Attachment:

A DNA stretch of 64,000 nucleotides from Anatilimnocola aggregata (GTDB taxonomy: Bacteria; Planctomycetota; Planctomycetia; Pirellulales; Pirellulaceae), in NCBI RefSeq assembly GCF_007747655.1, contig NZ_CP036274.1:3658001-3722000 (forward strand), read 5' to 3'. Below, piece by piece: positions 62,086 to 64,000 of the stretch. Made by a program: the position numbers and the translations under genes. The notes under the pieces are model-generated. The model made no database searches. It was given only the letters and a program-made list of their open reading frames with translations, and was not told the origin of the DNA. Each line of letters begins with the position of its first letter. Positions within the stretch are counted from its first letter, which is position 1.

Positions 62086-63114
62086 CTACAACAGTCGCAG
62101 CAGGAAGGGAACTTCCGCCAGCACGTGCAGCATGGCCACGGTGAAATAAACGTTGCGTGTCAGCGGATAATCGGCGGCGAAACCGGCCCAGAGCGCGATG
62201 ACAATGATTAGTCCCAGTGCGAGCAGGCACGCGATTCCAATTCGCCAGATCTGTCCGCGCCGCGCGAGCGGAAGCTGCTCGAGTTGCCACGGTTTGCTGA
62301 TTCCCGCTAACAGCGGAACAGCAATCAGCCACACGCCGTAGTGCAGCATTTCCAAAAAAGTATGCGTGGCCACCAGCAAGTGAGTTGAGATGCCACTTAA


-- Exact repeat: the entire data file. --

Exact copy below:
A DNA stretch of 64,000 nucleotides from Anatilimnocola aggregata (GTDB taxonomy: Bacteria; Planctomycetota; Planctomycetia; Pirellulales; Pirellulaceae), in NCBI RefSeq assembly GCF_007747655.1, contig NZ_CP036274.1:3658001-3722000 (forward strand), read 5' to 3'. Below, piece by piece: positions 62,086 to 64,000 of the stretch. Made by a program: the position numbers and the translations under genes. The notes under the pieces are model-generated. The model made no database searches. It was given only the letters and a program-made list of their open reading frames with translations, and was not told the origin of the DNA. Each line of letters begins with the position of its first letter. Positions within the stretch are counted from its first letter, which is position 1.

Positions 62086-63114
62086 CTACAACAGTCGCAG
62101 CAGGAAGGGAACTTCCGCCAGCACGTGCAGCATGGCCACGGTGAAATAAACGTTGCGTGTCAGCGGATAATCGGCGGCGAAACCGGCCCAGAGCGCGATG
62201 ACAATGATTAGTCCCAGTGCGAGCAGGCACGCGATTCCAATTCGCCAGATCTGTCCGCGCCGCGCGAGCGGAAGCTGCTCGAGTTGCCACGGTTTGCTGA
62301 TTCCCGCTAACAGCGGAACAGCAATCAGCCACACGCCGTAGTGCAGCATTTCCAAAAAAGTATGCGTGGCCACCAGCAAGTGAGTTGAGATGCCACTTAA